Michigan Cornish Pasty



  • 1 lb lean beef round, cut into small dice
  • 1 large russet potato, chopped into small dice
  • 1 medium onion, diced
  • 1 teaspoon salt & 1/2 teaspoon ground pepper
  • 1 beaten egg


To make the pastry:

  • 2 1/4 cups all purpose flour
  • 3 oz cold butter, cut into bits
  • 4 oz cold lard (or vegetable shortening), cut into bits
  • 1 teaspoon salt
  • 6 tablespoons cold water

In food processor, combine flour and salt.  Add butter and lard (or shortening) and process until consistency of sand.  Add cold water and process just until dough gathers into a ball.

Divide into half.  Wrap as a flattened disk and refrigerate 30 minutes.

You can substitute 1 package of pie pastry from dairy section of grocery store.

To assemble the pasties:

Preheat oven to 400 degrees.  Line cookie sheet with parchment or silicon sheet.

Mix the beef, potatoes and onion with seasonings in large mixing bowl.

Lightly flour work surface.  Roll out 1/2 of the dough into a round.  Mound 1/4 of the meat mixture in the center.  Moisten the edges of the round with a damp pastry brush, or wet finger.  Pull up pastry to the middle to form a half moon shape and pinch or crimp edges together.  Traditionally, the crimped edge is pretty thick as this is used as a handle with which to eat the meat pie.  Or an easier method would be to fold over dough to form a half moon shape lying flat and crimp the edge with a fork. Repeat with remaining dough and ingredients.  Place all on baking sheet as you are making them.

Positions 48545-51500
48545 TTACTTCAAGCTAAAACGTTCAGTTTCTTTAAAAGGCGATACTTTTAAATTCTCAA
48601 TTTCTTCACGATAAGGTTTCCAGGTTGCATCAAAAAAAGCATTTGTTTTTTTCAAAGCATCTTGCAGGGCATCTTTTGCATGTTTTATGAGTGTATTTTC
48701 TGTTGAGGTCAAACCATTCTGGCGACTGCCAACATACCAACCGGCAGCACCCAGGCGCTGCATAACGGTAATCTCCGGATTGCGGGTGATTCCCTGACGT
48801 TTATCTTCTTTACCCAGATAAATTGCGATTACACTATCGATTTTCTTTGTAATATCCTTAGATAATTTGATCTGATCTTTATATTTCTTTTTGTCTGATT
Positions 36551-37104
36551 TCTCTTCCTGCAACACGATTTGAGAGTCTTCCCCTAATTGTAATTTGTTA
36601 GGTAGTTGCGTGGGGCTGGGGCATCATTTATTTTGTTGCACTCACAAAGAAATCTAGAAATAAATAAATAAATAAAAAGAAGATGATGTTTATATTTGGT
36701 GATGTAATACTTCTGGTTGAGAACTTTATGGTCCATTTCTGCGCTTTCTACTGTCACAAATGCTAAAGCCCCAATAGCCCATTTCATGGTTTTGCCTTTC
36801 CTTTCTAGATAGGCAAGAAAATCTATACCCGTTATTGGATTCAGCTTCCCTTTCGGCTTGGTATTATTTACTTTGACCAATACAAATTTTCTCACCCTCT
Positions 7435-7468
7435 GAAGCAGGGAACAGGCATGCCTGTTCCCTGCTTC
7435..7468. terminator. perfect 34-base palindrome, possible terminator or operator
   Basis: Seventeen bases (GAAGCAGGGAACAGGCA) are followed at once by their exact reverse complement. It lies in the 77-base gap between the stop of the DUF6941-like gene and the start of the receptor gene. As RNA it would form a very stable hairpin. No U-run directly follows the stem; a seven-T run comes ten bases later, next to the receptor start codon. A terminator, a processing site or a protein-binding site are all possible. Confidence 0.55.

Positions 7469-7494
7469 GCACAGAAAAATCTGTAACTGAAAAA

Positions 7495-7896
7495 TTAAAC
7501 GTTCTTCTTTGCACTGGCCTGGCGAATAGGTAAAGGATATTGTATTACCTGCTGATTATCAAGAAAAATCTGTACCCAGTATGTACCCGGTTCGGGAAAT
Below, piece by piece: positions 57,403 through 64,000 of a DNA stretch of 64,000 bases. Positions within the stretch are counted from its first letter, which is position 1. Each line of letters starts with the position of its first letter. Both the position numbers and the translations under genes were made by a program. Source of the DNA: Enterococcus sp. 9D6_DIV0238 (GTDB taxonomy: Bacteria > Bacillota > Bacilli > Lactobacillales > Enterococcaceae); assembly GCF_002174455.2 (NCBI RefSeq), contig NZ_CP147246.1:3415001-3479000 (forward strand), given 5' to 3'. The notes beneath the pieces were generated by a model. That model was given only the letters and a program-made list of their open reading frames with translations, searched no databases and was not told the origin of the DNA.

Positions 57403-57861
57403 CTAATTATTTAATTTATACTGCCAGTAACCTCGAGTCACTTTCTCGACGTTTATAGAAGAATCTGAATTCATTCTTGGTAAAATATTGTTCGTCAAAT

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Brush outside surface with beaten egg.  Poke vent hole in top if making the flat version, or on both sides if making the traditional version.


Bake in 400 degree oven for 25-30 minutes until golden brown.

Serve hot with ketchup or at room temperature.

Very freezeable.


One thought on “Michigan Cornish Pasty

  1. My mother was raised in the UP of Michigan, in an orphanage called the Good Will Farm in Houghton but that is another story….and pasties were a staple in my childhood. Real pasties (we would have never called them Cornish, and we always used the plural, never the singular ‘pasty’, after all, you can’t make just one!) are made like your recipe above, but when times got hard, ground beef was substituted for real beef or carrots when meat wasn’t in the grocery budget. They were very versatile and great cold; miners who worked the copper and iron ore mines in the UP would take them in their lunches, they never seemed to last for me to take them to school in my lunch box though. We always ate them with ketchup to…this is a great recipe. Thanks for sharing it! How come you haven’t posted a photo of yourself?? Seems like LCHS was just a week or two ago. It was great to hear a little bit about what you have been doing since then. Bob

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